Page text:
The console beeps soft and steady in the stillness of the cabin and in the moment before she opens her eyes Lena is on Earth. She's in her bed listening to the chime and rumble of her phone buried somewhere in the sheets, a gentle text alert staccato that can only mean one thing: Sam is awake. Because the content that fills most people's social media accounts is, as far as Sam is concerned, reserved for Lena only. It's best friend content. It's a never ending conversation punctuated by dog photos and screenshots of the hundred thousand articles of clothing Sam is always adding to her cart and never purchasing. It's a reassuring reminder that Lena is not, never has been, never really will be alone, not so long as Sam has anything to do with it. She shifts in bed, fumbling for the phone, and-
The console beeps again. Lena opens her eyes, vision blurry, mouth dry. She's supposed to be on watch duty, but after so many months of empty space it's hard to take watch duty seriously. The light on the console flashes. Lena's gaze passes over it and then her eyes are closed again and she's reaching for the last wisps of the dream, for a glass of water on the bedside table in a bedroom she hasn't seen for eight months now, for her phone quietly announcing Sam's morning text messages. The window is open, and the breeze carries with it the sounds of birds and the smell of something cooking in someone else's apartment.
No, wait. This is important. The console never beeps unless it's something important.
Lena opens her eyes and shakes herself awake, and she's in space again. So many billions of miles away from Earth that it's beyond the scope even of a mind as sharp as hers to imagine it, eight months and fourteen days into a seven month journey to a planet they may or may not be able to find, a planet that may or may not even still exist. It's still their best hope. The ship has been decelerating for some weeks now, gradually slowing to a speed that can accommodate maneuvering among celestial bodies and from there to a speed that might accommodate landing. Maybe. If all of Cisco's calculations were correct, and if Nia's augmentations and modifications are all functioning as intended, and if Krypton still exists, and if they can establish contact or make it to the ground without getting shot at, and assuming they can find open and unoccupied ground to land on in the first place which is preferably also not in the middle of an ocean because there was never time to prepare for a water landing.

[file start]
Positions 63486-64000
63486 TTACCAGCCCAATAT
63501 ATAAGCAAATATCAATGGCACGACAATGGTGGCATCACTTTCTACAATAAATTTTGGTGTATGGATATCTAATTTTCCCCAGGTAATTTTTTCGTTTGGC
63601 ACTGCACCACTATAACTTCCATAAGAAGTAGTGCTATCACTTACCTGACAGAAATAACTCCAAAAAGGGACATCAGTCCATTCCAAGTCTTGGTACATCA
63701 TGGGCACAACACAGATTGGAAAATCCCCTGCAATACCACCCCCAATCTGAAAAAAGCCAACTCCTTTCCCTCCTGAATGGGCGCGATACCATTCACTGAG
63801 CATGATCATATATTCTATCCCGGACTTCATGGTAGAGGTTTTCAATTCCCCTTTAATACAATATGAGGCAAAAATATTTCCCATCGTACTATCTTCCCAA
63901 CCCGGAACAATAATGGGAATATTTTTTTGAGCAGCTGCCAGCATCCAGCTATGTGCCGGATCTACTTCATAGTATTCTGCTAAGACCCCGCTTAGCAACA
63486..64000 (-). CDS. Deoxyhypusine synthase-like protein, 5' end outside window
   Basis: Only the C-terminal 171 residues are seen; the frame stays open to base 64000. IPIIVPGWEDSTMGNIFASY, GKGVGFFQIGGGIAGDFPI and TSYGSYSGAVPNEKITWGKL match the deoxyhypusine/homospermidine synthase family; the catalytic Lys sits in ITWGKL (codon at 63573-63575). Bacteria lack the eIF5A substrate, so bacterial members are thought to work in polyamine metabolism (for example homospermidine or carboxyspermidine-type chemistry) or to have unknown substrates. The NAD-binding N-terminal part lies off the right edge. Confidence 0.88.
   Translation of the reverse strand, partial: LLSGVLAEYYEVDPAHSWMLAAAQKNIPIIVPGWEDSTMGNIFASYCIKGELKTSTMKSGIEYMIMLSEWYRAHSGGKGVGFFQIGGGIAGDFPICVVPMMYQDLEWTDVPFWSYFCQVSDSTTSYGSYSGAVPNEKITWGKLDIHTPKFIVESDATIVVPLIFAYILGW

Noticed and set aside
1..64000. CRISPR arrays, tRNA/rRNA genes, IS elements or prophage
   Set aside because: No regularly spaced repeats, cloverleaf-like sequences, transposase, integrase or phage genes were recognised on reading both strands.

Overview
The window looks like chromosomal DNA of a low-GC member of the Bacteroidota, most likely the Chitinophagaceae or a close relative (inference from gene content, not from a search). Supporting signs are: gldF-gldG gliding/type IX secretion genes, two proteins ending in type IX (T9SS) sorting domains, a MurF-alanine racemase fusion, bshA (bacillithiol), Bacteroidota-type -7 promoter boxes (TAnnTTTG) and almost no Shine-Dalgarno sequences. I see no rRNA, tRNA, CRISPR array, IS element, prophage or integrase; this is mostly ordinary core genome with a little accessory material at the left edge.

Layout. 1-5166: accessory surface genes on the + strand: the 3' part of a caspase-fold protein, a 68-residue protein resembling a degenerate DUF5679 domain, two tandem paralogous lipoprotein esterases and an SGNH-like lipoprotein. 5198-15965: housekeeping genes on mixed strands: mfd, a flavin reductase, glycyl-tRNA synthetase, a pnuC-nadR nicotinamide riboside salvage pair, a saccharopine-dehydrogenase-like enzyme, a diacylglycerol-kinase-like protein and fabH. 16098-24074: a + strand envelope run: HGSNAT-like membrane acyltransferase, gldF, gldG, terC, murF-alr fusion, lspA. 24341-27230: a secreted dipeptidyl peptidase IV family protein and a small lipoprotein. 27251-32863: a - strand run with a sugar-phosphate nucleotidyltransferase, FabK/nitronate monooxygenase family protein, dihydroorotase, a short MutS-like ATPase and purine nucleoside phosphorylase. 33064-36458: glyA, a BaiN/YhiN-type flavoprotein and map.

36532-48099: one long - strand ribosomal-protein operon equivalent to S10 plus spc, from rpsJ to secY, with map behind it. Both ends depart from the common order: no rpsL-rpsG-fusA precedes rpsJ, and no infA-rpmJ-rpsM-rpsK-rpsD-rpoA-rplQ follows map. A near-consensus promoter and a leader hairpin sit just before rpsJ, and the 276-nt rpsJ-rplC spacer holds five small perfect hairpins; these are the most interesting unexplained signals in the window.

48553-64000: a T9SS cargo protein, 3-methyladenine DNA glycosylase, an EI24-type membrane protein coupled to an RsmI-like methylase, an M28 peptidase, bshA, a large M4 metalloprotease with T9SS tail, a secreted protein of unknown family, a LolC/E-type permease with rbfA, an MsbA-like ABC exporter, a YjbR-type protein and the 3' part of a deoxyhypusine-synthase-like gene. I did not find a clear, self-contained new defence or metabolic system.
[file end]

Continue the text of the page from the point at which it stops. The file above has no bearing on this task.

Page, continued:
Compensating for a large number of variables is Lena's super power, but this is all feeling like a little much even for her. It's been feeling like a little much for a long time now, and all those empty miles of space have come and gone, and she doesn't feel any better yet.
The console beeps. The light flashes: proximity alert. The last vestiges of sleep leave Lena with a jolt. While traveling faster than light, there is no danger of impact - or at least that was Cisco's theory, and since the ship is still mostly in one piece it's probably true - but there is a danger during the long acceleration and deceleration periods on either end of the journey. If the proximity alert is sounding now, it likely means-
And there it is. Lena spies it with her own eyes before she has the navigation display on the shipboard computer up and running. Off to the left through the cockpit window, from this distance appearing only as large as a dime, is a planet. Lena hesitates. She could wake the others with the news, maybe even should wake them, but something stills her hand: the thought of Sam poring over the console, excitement fading to devastation as it becomes clear they've emerged from faster than light travel only to find themselves stranded in the wrong system. Lena doesn't think she could take it.
"Computer," Lena says softly. "Run star system analysis, please."
If this were a movie, if it were Battlestar Galactica, if it were any of the dozens of scenarios Lena has played out in her mind these past few years, she would have her answer right away. Just a few tense seconds and then the computer would spit out a confirmation of their location and a tidy graphical representation of the star system they're finally approaching. But the reality of it is that while the ship computer boasts impressive processing power, it depends on much of that power for the day to day business of keeping the ship running, the fuel and life support managed, and the whole venture pointed in roughly the right direction. The analysis of an entire star system is asking rather a lot on top of the usual load, and so Lena is disappointed but not surprised when the only thing the computer spits out is a 3hr countdown to the results she's ask for.